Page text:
The fossil fuel industry is experiencing a remarkable rebound, with sudden momentum behind more than 80 projects that range from coal-fired power plants to hulking gas export terminals, many of which could lock the world into decades of new greenhouse gas emissions.
This is true not just in Europe, where there are 7 new natural gas projects under construction and another 33 in various stages of planning. Another 24 projects are also being pursued in the United States.
Global investment in new natural gas infrastructure is projected to surge to $42 billion in 2024, a jump of 50% what it is this year. The result is that the worldwide supply of liquefied natural gas will nearly double by 2030.
The United States, which already exports more natural gas abroad than any other country, will be positioned to ship nearly 50% more with the pending completion of 3 projects that are far along in construction.
Among the resurgent gas projects in Europe is one planned near Hamburg that appeared doomed only late last year. A key partner in the project had to bail after its plans to supply Germany with gas extracted and shipped from Canada were nixed by the Canadian government, which judged the $14 billion endeavor a climate hazard. Canada’s environment minister called the blueprints to export natural gas “in no way justifiable.” Now it’s among the many revived fossil fuel developments around the globe back on a fast track, with Germany scrambling to build new terminals and fracked natural gas from the United States replacing the Canadian fuel supplies that were blocked.
In Germany alone, 21 coal-fired power plants are being reopened or have had their closings postponed.
“If all of that new infrastructure is built and used until the end of its lifetime, there is no chance of meeting the goals in the Paris agreement,” said Niklas Hohne, founder of the NewClimate Institute think tank and an emissions scholar at Wageningen University in the Netherlands.
“The plan was not to build any new infrastructure, because everything new you build has to run for 20 or 30 years to pencil out, long past the point we want to be off fossil fuels,” Hohne said. “But now all these projects are on the table again.”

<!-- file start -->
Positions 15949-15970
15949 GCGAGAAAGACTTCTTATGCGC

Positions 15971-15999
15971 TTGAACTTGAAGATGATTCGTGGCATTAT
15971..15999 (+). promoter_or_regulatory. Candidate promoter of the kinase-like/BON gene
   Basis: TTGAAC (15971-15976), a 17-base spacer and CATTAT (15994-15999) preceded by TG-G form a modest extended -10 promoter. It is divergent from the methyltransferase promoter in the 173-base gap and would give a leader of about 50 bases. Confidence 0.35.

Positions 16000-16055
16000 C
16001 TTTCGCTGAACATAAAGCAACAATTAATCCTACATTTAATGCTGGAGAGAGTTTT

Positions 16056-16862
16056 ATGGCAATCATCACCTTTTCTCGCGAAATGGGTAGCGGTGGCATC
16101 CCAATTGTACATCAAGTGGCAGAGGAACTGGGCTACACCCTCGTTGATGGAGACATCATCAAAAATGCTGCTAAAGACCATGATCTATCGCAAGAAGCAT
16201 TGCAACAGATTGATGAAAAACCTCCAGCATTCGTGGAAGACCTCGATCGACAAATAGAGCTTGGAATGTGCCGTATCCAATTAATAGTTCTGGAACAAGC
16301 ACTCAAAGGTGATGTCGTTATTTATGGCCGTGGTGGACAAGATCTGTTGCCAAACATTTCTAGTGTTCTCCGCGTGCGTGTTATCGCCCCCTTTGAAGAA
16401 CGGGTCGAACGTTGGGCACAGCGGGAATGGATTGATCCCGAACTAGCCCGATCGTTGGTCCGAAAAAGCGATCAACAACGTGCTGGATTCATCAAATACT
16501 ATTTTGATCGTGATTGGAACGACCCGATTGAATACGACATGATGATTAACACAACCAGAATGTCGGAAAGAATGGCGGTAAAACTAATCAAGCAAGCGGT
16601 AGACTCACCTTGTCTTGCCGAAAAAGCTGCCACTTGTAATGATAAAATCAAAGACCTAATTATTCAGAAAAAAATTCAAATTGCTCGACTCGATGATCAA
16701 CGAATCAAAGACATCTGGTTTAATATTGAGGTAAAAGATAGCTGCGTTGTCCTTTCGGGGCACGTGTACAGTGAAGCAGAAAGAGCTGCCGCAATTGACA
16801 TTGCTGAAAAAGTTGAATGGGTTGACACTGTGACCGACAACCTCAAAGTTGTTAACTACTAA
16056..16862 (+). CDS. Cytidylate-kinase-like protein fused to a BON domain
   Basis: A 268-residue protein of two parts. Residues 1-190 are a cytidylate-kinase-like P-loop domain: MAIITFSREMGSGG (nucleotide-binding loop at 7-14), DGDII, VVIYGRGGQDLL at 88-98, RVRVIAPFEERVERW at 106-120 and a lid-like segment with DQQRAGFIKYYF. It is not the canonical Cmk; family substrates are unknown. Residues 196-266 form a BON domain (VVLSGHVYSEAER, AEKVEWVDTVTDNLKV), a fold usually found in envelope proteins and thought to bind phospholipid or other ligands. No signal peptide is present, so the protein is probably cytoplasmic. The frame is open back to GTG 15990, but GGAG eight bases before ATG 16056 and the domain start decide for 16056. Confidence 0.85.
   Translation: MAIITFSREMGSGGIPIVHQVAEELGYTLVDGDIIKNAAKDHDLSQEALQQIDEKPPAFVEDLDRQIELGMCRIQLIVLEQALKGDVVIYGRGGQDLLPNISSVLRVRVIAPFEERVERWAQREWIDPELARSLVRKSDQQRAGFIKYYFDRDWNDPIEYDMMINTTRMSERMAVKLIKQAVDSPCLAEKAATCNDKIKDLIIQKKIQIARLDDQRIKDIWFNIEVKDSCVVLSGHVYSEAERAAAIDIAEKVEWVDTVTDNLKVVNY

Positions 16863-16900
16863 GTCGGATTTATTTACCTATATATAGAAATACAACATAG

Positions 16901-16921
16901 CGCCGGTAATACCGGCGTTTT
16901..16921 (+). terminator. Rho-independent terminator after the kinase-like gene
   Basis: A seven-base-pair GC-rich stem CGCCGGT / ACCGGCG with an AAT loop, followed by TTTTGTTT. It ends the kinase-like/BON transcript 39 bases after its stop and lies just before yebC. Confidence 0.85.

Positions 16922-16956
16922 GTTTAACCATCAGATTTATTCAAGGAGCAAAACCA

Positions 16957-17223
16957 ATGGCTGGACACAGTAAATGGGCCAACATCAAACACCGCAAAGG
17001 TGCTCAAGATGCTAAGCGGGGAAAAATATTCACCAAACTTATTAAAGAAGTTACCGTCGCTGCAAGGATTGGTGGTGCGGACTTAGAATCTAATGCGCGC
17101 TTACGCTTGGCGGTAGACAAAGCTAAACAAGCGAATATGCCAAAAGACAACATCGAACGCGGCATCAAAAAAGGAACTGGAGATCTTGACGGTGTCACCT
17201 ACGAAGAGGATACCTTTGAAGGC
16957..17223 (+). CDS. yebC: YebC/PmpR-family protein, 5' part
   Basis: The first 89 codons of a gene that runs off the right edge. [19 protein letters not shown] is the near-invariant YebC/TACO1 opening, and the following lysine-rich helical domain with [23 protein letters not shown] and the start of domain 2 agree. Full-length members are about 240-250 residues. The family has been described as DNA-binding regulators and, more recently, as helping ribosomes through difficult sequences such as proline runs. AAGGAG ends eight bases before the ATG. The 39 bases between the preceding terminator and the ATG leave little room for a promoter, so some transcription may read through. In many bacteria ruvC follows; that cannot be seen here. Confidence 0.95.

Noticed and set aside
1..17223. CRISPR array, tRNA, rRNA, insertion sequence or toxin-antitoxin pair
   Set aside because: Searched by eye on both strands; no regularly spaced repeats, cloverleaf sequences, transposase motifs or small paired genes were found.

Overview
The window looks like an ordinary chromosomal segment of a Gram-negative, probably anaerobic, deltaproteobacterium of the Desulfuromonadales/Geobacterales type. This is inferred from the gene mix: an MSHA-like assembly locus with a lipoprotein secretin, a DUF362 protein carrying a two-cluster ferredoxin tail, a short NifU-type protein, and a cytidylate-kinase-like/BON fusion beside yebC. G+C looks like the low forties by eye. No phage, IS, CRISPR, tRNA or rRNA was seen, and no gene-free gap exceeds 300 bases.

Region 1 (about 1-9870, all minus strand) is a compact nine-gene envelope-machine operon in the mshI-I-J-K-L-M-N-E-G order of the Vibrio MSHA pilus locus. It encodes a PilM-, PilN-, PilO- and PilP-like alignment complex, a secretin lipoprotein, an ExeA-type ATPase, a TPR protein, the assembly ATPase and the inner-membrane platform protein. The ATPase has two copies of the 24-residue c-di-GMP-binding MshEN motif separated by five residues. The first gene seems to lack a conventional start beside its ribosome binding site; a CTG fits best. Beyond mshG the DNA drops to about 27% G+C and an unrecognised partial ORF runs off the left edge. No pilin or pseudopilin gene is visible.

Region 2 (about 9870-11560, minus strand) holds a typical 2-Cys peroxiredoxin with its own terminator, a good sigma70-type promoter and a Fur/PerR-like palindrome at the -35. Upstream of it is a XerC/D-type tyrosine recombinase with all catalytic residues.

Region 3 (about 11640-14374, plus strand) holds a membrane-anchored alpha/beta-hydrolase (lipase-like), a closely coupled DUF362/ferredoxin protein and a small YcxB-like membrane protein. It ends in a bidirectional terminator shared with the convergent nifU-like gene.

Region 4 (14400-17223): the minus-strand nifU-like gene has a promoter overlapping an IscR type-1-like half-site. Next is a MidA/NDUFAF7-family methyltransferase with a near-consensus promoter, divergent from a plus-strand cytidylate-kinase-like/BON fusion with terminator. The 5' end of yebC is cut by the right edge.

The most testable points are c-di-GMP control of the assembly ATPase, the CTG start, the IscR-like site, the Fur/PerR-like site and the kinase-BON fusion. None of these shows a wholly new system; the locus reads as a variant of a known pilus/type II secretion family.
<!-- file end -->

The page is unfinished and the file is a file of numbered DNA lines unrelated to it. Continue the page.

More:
The International Energy Agency projects the fervor for fossil fuels will quickly fade. Few of the planned developments, IEA Executive Director Fatih Birol said, make economic sense in an era when the cost of solar and wind installations have plunged.
“Many of these projects, I believe, will stay in the box,” Birol said. His agency’s new World Energy Outlook report shows clean technologies advancing so rapidly that overall fossil fuel use will peak within a few years and then be in permanent decline.
Yet big fossil energy companies are moving ahead, assuring investors that there will be a market for the fuel. The reception they are getting from regulators is far more solicitous than before the invasion of Ukraine, and in many cases large public subsidies for projects are on the table, despite a pledge by every Group of 20 nation to stop subsidizing electricity powered with fossil energy. Every one of those countries continues to subsidize it, according to the U.N. emissions gap report.
“The idea that we can do a little more gas and then move onto renewables does not work anymore,” said Hohne, the NewClimate Institute founder, who was a contributor to the U.N. emissions gap report. “There is no more space in the carbon budget for that like there was 10 or 20 years ago.”
“For every $1 invested in low-carbon energy supply, $1.10 is invested in fossil fuels. Go figure,” John F. Kerry, the U.S. climate envoy, said at a recent event at the Council on Foreign Relations.